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Registering death - Page 3 - Carers UK Forum

Registering death

Socialise and chat about other areas of your life
114 posts
It's all part of the grief process. If it's overwhelming, go and see your GP. Just think about everything your mind and body has gone through in the last 2 years. Do things you know will help you unwind, hot bath, swim, massage.....
Sajehar wrote:I cannot begin to describe how angry I feel. I do not know where this anger comes from.

I’m normally such a laid back person...

I’m angry at everyone; even mum. But I don’t know what to do with my anger. Why do I feel fury for WW1 soldiers?

I think the whole business to do with the death certificate is probably the straw that broke the camel's back, for you. I fully understand your anger over the need to have another certificate issued by the doctor, that sort of red tape and "jobs worth" attitude just seems so OTT considering the fact that your mother was elderly and had been poorly for several years. Had the doctor been recording the unexpected death of a young, fit person then it would be understandable, but not in this case, I think. I'm angry on your behalf and in your position I'd be tempted to raise merry hell about this, but only after your mother's funeral - you don't want to get on the wrong side of officialdom before then, just in case you need something further from them.

As a side note, I have heard it said by doctors that ultimately every ill person dies of heart failure, so maybe that is why such a term is considered too generic/vague to be used on a death certificate? My mother has no obvious terminal illness but is wasting away due to various nutrition problems, so all this makes me wonder how they will word the cause of death on her certificate, when the time comes. It seems that writing "heart failure" will not be sufficient, so would they then write "malnutrition" instead? That would make it appear that she had been neglected, which is not true.

Taking this sad subject a little further, there is a well documented phenomenon of elderly people passing away within days or weeks of the death of a beloved spouse, seemingly of a broken heart. I doubt that any doctor would state "broken heart" as a cause of death, even if it were true.

Sajehar, it won't harm to let your anger out a bit, and may even do some good. Maybe going for a walk somewhere out of town and having a good scream and shout might help? Or go and have a few drinks with a good friend and have a good old rant about it all.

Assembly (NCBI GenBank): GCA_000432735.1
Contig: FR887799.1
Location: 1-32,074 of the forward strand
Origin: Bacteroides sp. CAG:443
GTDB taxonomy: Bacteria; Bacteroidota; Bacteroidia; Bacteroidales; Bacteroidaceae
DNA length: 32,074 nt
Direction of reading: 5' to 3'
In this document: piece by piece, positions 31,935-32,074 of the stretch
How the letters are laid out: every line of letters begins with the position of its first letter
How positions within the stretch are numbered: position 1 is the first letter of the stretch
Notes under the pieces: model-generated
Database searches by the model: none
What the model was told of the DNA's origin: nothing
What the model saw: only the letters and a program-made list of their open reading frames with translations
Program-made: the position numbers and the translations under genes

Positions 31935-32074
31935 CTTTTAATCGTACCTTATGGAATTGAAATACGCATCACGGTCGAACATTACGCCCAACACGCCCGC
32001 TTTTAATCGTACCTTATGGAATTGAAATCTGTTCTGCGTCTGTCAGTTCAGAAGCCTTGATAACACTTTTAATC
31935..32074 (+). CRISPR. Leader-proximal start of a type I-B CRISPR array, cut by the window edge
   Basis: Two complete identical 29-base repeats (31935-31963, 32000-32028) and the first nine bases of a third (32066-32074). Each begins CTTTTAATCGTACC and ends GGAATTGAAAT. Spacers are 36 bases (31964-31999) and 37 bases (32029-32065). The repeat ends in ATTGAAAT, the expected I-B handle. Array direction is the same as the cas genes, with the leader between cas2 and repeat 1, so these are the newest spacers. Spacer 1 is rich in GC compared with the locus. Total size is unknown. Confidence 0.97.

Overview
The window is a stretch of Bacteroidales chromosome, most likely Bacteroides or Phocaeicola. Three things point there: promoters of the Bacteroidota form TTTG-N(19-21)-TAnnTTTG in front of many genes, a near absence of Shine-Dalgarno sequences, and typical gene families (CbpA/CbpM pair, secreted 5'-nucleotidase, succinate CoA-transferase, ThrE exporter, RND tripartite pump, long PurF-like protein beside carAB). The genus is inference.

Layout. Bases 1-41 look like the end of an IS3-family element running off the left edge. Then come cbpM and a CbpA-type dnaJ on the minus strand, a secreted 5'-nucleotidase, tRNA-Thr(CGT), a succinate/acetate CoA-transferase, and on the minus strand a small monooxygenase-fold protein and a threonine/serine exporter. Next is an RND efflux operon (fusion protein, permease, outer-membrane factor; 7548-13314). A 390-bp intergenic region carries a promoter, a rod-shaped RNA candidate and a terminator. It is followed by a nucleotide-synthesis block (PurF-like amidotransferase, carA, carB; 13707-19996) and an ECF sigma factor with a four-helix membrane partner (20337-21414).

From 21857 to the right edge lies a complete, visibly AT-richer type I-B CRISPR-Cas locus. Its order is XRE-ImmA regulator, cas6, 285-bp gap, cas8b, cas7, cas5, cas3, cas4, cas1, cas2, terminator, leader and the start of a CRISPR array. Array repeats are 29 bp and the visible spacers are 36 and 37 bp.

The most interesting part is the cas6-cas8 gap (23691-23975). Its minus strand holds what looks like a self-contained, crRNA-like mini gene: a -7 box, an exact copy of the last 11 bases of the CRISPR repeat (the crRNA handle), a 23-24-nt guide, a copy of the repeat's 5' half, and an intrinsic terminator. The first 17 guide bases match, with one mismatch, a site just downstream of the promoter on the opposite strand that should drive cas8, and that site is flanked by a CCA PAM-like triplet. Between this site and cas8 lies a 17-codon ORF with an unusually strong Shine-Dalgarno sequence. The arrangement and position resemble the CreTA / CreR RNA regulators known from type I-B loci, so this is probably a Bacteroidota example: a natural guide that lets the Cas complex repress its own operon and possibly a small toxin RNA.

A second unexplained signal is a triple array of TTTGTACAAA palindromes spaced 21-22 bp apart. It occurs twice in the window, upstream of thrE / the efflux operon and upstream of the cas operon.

How is your Dad bearing up? I hope your brothers are stepping in to give him some moral support. You've carried the load virtually solo for such a long time, surely now it's time for others to help.

PS: Just wondering if this topic might fit better into the Former Carers section? (Notwithstanding that Sajehar is still caring for her father so is still a carer, it would be easier for other bereaved people to locate this important topic.)

I have only just seen this. I am so sorry to hear of the death of your mum. You have always described her so beautifully, I feel I knew her. This world has lost one of the real characters but through your memories she will live on.

I felt totally lost when mum died but some of the practicalities that helped me are:

- write everything down in one book, all phone numbers, all lists etc. Make sure the book includes a copy of the death certificate stapled in there, her NI no, date of birth etc. Take the book to all appointments with you.

- if house is in joint names, it will transfer to your dad. A local solicitor can draw up the deeds for you.

- I used the Tell us Once service and found it very useful.

- No need for an appointment with a bank manager, just go in with dad and death certificate and, if possible, his passport or other means of identity. The bank will then re-issue cards etc in his name.

- A friend of mine typed me a letter with a space for name and address entitled "To Whom it May Concern". Just stated that mum died on this day and with effect from that day, all bills / correspondence should be sent to ..... If any questions, phone daughter on mobile no xxx". She sent me 30 photocopies of that letter and I think I used almost all of them. I just topped and tailed the letter and sent it to any authorities who needed to know.